If you are from a place where it snows during the winter season, like the mountainous regions of the United States or the Northeastern area, you are probably lucky enough to know about snow days. If you have never experienced a snow day, you probably don’t know what you’re missing when a snowfall closes the school and how fun snowball fights are. But is snow just fun and games all the time? Read more about snow below.
The Water Cycle
Before talking specifically about snow, it’s important to understand the water cycle. There are four different parts of the water cycle. The four parts are evaporation, condensation, precipitation, and collection.
First, Evaporation is when a liquid turns into a gas and goes up into the clouds. Water is often referred to as water vapor during this process.
Next, Condensation is when that water vapor turns back into a liquid. This happens in the clouds.
Then, Precipitation is when the water is realized from the clouds. Snow is one type of precipitation you will see. Snow is created by many droplets of frozen water vapor formed together. Other types are rain, hail, and sleet.
Finally, collection is when water is collected in the oceans, rivers, lakes, and streams. Most water will soak into the ground and will collect as underground water.
How Is Snow Formed?
If you can believe it, even rain starts as snow. As snow falls through the warm air, they become raindrops. To stay as snow, the air temperature has to be at or below the freezing temperature of 32 degrees (freezing point of water) or lower.
At lower temperatures, water vapor freezes directly into ice crystals. Snow forms when tiny ice crystals in clouds start to stick together and form snowflakes. These snowflakes come in all different shapes and sizes. If enough crystals of ice stick together, they will become heavy enough to fall to the ground as snow crystals. As the snow crystals fall to the ground, they clump together with other crystals to form snowflakes. Average snowflakes can have as many as 100 ice crystals. Every snowflake has a unique design because of the different crystals that come together to create the snowflake.
There are many different types of snow.
- Fluffy snow
- Wet snow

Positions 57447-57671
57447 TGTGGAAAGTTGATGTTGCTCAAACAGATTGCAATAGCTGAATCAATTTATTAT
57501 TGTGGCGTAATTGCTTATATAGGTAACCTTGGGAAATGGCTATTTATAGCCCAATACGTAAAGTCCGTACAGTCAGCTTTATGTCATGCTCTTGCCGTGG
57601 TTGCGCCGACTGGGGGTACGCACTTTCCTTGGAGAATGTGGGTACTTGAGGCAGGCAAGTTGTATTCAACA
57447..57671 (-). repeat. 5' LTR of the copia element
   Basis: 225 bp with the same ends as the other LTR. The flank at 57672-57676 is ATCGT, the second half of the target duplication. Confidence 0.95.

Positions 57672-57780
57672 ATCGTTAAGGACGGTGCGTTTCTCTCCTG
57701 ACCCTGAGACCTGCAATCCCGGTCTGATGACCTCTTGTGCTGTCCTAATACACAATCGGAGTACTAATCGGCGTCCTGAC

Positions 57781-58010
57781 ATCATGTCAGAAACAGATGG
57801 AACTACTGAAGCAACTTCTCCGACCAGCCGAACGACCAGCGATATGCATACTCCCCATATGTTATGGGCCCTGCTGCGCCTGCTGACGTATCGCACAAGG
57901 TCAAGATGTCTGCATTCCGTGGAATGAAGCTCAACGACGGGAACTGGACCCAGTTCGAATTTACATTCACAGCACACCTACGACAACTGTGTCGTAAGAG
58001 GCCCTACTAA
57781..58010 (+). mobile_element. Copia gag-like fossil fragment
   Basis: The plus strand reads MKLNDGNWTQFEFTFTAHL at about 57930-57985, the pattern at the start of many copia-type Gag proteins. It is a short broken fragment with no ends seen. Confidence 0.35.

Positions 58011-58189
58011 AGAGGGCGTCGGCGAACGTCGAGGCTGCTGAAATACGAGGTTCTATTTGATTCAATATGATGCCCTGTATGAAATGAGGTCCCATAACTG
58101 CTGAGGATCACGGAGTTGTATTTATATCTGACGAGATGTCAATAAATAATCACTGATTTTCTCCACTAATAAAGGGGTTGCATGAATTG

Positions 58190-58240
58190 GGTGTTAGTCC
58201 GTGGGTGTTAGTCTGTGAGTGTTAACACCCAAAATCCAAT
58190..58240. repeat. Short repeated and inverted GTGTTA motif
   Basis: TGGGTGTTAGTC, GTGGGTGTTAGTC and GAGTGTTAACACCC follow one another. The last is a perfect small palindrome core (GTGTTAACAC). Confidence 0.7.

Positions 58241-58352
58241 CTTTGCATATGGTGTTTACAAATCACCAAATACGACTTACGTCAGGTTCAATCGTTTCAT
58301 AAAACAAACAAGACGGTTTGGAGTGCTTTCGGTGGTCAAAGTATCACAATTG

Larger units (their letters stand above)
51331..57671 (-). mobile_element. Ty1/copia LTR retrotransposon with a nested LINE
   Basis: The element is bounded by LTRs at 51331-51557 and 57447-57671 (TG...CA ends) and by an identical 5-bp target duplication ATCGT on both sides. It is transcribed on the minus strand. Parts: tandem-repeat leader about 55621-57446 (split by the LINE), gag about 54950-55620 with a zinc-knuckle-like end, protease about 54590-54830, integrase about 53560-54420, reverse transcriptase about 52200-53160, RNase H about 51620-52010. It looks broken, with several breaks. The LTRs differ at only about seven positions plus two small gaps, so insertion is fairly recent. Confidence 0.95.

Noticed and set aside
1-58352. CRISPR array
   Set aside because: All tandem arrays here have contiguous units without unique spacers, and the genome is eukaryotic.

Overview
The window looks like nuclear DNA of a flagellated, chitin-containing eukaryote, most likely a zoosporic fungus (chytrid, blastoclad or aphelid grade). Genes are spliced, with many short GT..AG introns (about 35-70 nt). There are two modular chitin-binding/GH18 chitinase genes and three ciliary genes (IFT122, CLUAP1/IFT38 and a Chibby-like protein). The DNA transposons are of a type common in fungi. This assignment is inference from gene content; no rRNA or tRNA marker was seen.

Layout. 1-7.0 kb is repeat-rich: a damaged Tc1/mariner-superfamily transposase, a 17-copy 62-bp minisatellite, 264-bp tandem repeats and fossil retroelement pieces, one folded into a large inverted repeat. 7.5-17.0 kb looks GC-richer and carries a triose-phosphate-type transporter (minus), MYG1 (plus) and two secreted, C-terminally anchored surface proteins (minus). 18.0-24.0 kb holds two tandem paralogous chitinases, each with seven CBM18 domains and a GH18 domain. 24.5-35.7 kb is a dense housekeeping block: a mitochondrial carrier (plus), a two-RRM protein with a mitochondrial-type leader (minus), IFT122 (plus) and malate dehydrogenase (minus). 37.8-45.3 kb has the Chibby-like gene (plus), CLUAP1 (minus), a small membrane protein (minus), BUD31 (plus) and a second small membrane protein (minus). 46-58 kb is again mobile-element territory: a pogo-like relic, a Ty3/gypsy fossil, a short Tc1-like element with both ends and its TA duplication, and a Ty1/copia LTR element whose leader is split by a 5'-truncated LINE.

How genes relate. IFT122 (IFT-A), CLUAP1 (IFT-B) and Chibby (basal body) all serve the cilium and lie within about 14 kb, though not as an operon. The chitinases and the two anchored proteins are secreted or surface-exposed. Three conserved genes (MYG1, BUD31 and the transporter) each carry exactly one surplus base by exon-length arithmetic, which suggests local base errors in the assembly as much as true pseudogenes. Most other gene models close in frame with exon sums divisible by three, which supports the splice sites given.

- Powdery snow
- And More
Two different things determine what type of snow will fall. The temperature and air moisture. The amount of liquid within the snow will make the snow heavier or lighter. The change in temperature from the sky to the ground changes the amount of liquid within the snow. If the temperature stays below freezing, the snow will remain cold, and there will not be much liquid in the snow, making it lighter. If it gets warmer throughout the all, there will be more liquid and the snow will become heavier.
A type of snow is lake-effect snow. It occurs when cold air from Canada moves across the open waters of the Great Lakes located in Ontario, Canada, Illinois, Indiana, Michigan, Minnesota, New York, Ohio, Pennsylvania, and Wisconsin. As the cold air passes over the unfrozen waters, the moisture and warmth are brought into the lowest part of the atmosphere. This allows it to snow in an area where the air is often too dry.
Saltwater has a freezing temperature below 32 degrees. This freezing point makes it difficult for the water molecules to form solid crystals. So salt water can not form snow.
Snow cover is the amount of land covered by snow at any given time. The snow cover’s size depends on the amount of precipitation that falls as snow.
There are three types of winter storms.
- Blizzard- It is the most dangerous of the winter storms. The low temperatures, heavy snowfall, and high winds blow snow into drifts, making it hard for people to see more than a few yards in front of them. This can be called snow blindness.
- Heavy Snowstorm- This type of storm drops 4 or more inches in 12 hours or 6 or more inches in a 24-hour period. Strong winds may or may not accompany this type of storm. The wind will cause drifts and poor visibility.
- Ice Storm- This storm occurs when moisture falls from the clouds and freezes immediately when it hits the ground. Ice storms make driving, walking, and almost anything extremely hazardous.
Towns and cities in high altitudes often see more snow because of the low temperatures and since they are often closer to the precipitation and clouds. Snow melts slower on mountains and at high altitudes, which is why many hikers are hiking in the snow into the spring. At lower altitudes, snow melts too quickly, causing floods and other destructive issues.
Fun Snow Facts
Snow is one of the most exciting types of weather we get to experience in the United States. These are just a few fun facts you may not know!
- The highest snowfall recorded in 24 hours was in 1921 in Silver Lake, Colorado. The storm dropped 6.3 feet of snow onto the ground.
- Created in 2007, the largest snow sculpture was “Romantic Feelings.” It was 115ft tall and 656ft long.
- The world’s largest snowflake measured 15 inches wide and 8 inches thick. Someone found it in Fort Keogh, Montana, in 1887.
- The number 8,962 is in the Guinness Book of World Records for the most snow angels made at one time.
- The two most popular winter sports are skiing and snowboarding.
- You can lower the melting point of ice by adding salt.
- Wind speed can turn nice fluffy powder into a dangerous wind slab.
These are just a few interesting facts about snow.